It’s a pattern that repeats throughout his material, but it doesn’t feel repetitive because each Oswalt-invented weirdo is individual and surprising in their own way. There’s the house construction contractor who’s a wonderfully nice, reasonable guy. on the other hand there’s the vast world of subcontractors he introduces the audience to — people just like the wallpaper guy who keeps yelling for somebody named “Kirby,” albeit Kirby doesn’t exist. There’s the weirdness of the low-rent wedding DJ, and therefore the people who’d be willing to rent him. It’s most noticeable at the top of the special, within the impressive final scenery that becomes an extended consideration of the restaurant Denny’s. It’s a cheerful, bland chain restaurant that Oswalt remakes as a crossroads, a stopover point for people close to turn their lives around or instead make them much, much worse. Denny’s, an area designed to be as indistinct as possible, in Oswalt’s mind becomes a neutral place that draws people that operate at extremes. Even the anodyne breakfast-food characters who populate the kids’ menu become fully formed people, including a prostitute dish and her regular customer, a shriveled sausage link.

The returning cycle of it — the apparently innocuous thing, Oswalt because the comfortable and nonthreatening observer, and therefore the inevitable arrival of the highly strange or stressed person — also works because Oswalt’s stance tends to hit a spot somewhere exactly between judgment and generosity. The wallpaper-hanging subcontractor who keeps yelling at an underling who doesn’t exist is goofy, and Oswalt sees how absurd he's . in fact he sees it, and in fact what he’s saying is, “That guy is weird!” But he’s simultaneously delighted by it. He’s truly joyful about how bizarre this person is, and he relishes imagining how they need to be that way. It’s a pleasure that spins outward. If this is often the wallpaper subcontractor, what could the tile guy be like?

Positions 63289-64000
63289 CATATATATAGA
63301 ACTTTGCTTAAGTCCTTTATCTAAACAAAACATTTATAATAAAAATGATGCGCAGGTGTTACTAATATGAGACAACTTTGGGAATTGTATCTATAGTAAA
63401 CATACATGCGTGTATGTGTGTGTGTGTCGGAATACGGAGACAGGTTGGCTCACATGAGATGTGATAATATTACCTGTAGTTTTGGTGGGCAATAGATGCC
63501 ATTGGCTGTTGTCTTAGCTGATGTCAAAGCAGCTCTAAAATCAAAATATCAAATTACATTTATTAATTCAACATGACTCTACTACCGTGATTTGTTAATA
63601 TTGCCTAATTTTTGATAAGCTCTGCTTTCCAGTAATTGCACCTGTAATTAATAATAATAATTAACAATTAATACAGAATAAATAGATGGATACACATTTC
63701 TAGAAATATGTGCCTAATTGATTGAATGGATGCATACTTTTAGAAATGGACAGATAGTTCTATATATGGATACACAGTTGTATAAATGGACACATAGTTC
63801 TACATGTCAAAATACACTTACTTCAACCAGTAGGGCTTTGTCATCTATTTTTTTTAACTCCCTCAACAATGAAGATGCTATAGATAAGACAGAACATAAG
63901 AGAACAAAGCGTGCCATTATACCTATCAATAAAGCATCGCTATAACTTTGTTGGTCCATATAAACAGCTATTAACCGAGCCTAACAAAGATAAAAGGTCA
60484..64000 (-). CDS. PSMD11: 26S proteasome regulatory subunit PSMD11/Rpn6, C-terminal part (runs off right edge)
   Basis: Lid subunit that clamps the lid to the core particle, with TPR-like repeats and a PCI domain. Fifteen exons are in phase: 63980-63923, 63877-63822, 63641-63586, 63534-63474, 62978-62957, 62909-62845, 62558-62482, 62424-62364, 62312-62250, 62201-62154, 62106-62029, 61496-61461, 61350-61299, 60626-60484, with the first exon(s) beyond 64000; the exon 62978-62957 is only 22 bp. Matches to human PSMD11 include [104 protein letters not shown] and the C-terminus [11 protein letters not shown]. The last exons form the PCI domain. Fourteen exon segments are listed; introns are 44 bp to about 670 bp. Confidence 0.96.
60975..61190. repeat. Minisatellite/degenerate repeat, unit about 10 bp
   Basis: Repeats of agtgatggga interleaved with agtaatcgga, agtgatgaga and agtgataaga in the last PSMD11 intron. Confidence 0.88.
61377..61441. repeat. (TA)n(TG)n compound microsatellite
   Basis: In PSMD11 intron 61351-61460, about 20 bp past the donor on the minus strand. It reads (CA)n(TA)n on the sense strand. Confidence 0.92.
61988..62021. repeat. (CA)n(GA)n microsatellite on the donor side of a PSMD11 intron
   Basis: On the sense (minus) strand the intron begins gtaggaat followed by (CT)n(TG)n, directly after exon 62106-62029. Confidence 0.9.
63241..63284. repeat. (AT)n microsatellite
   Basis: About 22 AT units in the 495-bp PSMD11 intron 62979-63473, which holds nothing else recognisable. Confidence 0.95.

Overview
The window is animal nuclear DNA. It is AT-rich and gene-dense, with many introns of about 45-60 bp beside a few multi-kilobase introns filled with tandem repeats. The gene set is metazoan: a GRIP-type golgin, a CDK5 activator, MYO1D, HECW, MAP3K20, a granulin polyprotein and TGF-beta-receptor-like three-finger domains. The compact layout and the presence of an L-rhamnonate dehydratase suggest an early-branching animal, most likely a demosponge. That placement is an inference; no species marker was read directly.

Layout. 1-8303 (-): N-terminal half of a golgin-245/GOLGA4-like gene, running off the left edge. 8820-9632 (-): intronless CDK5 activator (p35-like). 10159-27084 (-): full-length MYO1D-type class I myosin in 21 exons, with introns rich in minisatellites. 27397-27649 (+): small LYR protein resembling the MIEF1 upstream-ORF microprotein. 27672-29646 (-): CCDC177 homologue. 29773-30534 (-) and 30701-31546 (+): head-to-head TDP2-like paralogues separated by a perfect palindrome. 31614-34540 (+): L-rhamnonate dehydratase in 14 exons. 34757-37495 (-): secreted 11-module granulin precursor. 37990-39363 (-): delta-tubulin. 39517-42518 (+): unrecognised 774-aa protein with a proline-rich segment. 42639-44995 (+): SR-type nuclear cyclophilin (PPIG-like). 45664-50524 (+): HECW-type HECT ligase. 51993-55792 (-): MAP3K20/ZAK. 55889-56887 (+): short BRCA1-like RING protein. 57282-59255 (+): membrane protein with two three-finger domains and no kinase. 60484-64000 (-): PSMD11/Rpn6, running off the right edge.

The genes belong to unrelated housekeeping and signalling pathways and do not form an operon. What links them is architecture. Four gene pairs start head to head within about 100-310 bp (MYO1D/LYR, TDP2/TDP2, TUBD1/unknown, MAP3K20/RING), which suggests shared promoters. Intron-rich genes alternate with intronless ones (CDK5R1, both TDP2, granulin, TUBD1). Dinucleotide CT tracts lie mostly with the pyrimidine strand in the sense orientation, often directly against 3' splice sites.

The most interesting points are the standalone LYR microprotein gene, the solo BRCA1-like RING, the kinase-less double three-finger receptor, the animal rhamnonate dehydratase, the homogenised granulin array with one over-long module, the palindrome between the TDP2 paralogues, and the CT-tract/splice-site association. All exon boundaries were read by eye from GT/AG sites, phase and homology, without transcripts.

It’s never truly open generosity. Oswalt himself is above it, an edge which will feel just the teensiest bit mean, and maybe the littlest ounce self-congratulatory. All of those stories and every one of those characters require Oswalt’s ability to empathize with them only enough to imagine them. they might not be as entertaining if he were sincerely mocking them. None of the Denny’s bit would work if Oswalt weren’t so clearly conversant in exactly what it’s wish to be the opposite quite Denny’s patron — not a pleasant father out together with his daughter, but a hulking, incoherent mumbler, jabbing furiously at a menu while glaring at nothing out the window. But he also can’t be them. Not now, at least. Not when he’s in pleasant comedian mode, when he’s the guy drawing the portrait instead of the portrait’s subject.

There’s a whole mode of comedy where the comedian flays themself for public consumption, displaying all their darkest, most unnerving vulnerabilities to be laughed at and laughed away. In Oswalt’s i really like Everything, that impulse remains there. All the weirdness, after all, still comes straight from Oswalt’s own vision of the world; it’s him up there, imagining that a serial murderer has left a note on his windshield rather than his own wife, or trying to see the porn made for guys who only want very begrudging consent. But his power is in his ability to separate himself in two. He’s both the great guy and therefore the conduit for aberrant strangeness. He’s sitting in Denny’s, having an idyllic outing together with his young daughter, and at an equivalent time, he’s staring out the window plotting his revenge.